Our guest blog in this series on death and grief in COVID 19 is from Kath Coulson
23 March 2020 – Lockdown Day for us all here in the UK. And we wonder, we worry – will life ever be the same again? But, we don’t know. No one knows.
However 23 March is a day for me, every year, when I am reminded that life will never be the same again. This year, I had just got back from a long afternoon walk in the New Forest with my husband, Mike, when the news of lockdown broke. It wasn’t unexpected, but it certainly was unknown and it was uncharted territory for anyone I knew. There was no one to ask how this was going to work.
23 March 1994 was the date that is etched in my mind forever as the pivotal day in my life with a most definite ‘before’ and ‘after’. This was the day that our seven year old son Philip died very suddenly from a brain haemorrhage, having been ill for only eight hours. So each 23 March we go out to find space to be with our thoughts, our memories, our heartaches – time alone, time together, time with God. Philip’s death wasn’t expected, but it certainly was unknown and uncharted territory for anyone I knew. There was no one to ask how this was going to work.
Life for me has never been the same since 23 March 1994 – but with the benefit of hindsight and a whole heap of other stuff, I can reflect and know that life can be rebuilt, there is hope, there is purpose, there is a future and God is good. I took a photo of the sunset in the New Forest on 23 March this year and added it to my Facebook profile with the words ‘grateful for God’s blessings’ because, despite everything, I really am.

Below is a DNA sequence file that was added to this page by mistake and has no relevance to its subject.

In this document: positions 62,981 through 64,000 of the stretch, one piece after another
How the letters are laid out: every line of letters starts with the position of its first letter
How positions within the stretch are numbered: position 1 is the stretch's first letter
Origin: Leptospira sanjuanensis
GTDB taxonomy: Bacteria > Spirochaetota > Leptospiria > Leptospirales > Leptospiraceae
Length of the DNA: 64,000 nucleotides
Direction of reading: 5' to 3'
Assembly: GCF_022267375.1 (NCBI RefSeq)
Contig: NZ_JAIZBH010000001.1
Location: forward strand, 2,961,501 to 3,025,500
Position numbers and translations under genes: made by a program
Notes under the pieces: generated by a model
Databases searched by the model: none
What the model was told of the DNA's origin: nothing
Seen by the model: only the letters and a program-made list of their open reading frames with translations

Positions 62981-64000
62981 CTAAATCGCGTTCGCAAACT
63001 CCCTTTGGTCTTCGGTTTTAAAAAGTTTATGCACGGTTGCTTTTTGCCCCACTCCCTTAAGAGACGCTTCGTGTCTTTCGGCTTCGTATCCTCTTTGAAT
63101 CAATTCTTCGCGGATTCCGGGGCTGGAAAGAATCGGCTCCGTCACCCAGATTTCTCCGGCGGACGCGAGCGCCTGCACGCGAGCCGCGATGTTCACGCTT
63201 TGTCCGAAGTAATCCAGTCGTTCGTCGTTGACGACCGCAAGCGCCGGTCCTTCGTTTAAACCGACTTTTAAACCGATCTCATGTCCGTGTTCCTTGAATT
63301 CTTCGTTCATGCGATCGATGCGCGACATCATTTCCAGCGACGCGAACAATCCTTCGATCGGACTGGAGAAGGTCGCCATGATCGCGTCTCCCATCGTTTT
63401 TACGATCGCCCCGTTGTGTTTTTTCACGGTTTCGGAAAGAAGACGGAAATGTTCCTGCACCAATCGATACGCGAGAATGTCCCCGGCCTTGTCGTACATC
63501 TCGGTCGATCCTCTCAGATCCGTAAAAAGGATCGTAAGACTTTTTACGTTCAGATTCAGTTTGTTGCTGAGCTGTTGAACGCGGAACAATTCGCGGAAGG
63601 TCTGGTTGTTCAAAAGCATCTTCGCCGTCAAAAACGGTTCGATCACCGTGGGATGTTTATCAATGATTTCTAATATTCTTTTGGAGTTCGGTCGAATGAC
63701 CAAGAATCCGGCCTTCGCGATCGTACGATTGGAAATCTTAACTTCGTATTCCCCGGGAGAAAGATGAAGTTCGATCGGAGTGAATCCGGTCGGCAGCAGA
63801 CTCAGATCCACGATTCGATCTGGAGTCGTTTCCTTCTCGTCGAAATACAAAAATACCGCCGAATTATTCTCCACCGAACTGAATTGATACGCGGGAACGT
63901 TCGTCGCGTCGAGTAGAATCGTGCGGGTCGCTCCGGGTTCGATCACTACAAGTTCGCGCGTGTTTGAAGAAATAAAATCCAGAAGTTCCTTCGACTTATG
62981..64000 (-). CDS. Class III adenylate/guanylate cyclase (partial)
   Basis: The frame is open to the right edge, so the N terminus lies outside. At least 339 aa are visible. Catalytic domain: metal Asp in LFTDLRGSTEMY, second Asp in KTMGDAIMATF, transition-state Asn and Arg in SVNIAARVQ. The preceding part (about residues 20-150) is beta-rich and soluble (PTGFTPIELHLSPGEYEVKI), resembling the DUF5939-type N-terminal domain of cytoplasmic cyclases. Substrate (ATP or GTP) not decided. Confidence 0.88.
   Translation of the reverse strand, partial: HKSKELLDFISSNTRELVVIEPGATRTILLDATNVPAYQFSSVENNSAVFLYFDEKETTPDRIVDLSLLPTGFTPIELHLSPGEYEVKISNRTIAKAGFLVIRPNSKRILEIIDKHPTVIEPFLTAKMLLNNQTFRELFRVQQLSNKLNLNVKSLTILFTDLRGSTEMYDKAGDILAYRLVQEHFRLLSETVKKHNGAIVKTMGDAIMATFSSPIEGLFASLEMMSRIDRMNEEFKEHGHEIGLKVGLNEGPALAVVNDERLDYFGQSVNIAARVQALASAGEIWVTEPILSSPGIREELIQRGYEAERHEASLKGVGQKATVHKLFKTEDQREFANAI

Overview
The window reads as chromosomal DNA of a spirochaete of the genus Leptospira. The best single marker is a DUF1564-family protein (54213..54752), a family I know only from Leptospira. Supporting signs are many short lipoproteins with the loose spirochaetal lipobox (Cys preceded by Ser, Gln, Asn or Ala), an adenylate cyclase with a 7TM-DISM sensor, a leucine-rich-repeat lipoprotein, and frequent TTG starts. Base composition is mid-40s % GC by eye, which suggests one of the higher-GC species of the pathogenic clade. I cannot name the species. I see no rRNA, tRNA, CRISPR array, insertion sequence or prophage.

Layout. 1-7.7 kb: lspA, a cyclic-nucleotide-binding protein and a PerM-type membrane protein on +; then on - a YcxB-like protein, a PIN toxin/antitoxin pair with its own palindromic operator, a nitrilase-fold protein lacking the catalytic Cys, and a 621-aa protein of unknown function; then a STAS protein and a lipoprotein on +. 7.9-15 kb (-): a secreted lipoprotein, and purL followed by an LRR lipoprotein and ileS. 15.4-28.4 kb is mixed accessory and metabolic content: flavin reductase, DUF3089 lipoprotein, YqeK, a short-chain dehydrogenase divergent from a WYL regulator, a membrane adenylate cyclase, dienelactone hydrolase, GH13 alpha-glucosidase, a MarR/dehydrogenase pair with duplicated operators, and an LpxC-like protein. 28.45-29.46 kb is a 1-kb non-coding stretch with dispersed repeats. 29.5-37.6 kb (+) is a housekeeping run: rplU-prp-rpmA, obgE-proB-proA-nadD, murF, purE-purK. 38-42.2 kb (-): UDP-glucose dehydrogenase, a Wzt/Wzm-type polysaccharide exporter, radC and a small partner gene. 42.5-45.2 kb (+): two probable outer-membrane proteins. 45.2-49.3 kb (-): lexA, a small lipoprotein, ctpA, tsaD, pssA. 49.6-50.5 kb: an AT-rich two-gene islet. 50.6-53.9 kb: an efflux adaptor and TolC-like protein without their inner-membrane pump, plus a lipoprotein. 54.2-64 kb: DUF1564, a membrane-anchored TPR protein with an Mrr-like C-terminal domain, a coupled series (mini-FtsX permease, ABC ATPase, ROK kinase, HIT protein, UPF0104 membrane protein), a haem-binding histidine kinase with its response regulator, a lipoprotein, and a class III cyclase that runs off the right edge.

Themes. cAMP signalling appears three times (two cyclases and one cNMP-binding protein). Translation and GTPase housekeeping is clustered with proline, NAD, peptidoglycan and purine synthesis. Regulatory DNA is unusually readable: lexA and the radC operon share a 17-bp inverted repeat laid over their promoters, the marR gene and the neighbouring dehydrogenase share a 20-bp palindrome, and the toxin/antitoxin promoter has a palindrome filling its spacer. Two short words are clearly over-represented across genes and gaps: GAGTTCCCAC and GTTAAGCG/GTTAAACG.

I am no stranger to death, my first memory of loss being the death of my Granda when I was just eight years old, but I was kept away from all conversations and ceremonies surrounding that. I remember a girl from my year at school dying suddenly and seeing the tears and emotion of her closest friends and form teacher as they left school to attend her funeral. The death of my uncle very suddenly when I was a student was the first death that I remember needing to really process personally, and not understanding why tears would often come uninvited. Then the sudden death of my father-in-law when Philip, our firstborn, was only three weeks old, brought not only deep grief, but some very practical challenges, not least of which was making a 300+ mile journey. I needed to be there to support Mike, as the only surviving member of the family, in making arrangements for a funeral, sorting out a house and 30 years of belongings to get it ready to sell. And all with a three week old baby!
The sudden death of my own Dad only days after my 40th birthday brought into focus my own mortality, the very deep grief of my Mum losing her soul-mate after 54 years of marriage and the need to support her. Then the news of her death nine years later, very poignantly as we sat on the steps of Sydney Opera House, brought into sharp focus that the whole of that generation had now gone.
Losing a child for me was certainly in a league of its own, but has over time taught me to recognise that there is no hierarchy of grief – your worst loss is your worst loss. And that, whatever the loss, it is a difficult thing (and for me I think an impossible thing), to face alone. Grief is something which the vast majority of us, as relational beings, need to do, to some extent, in community.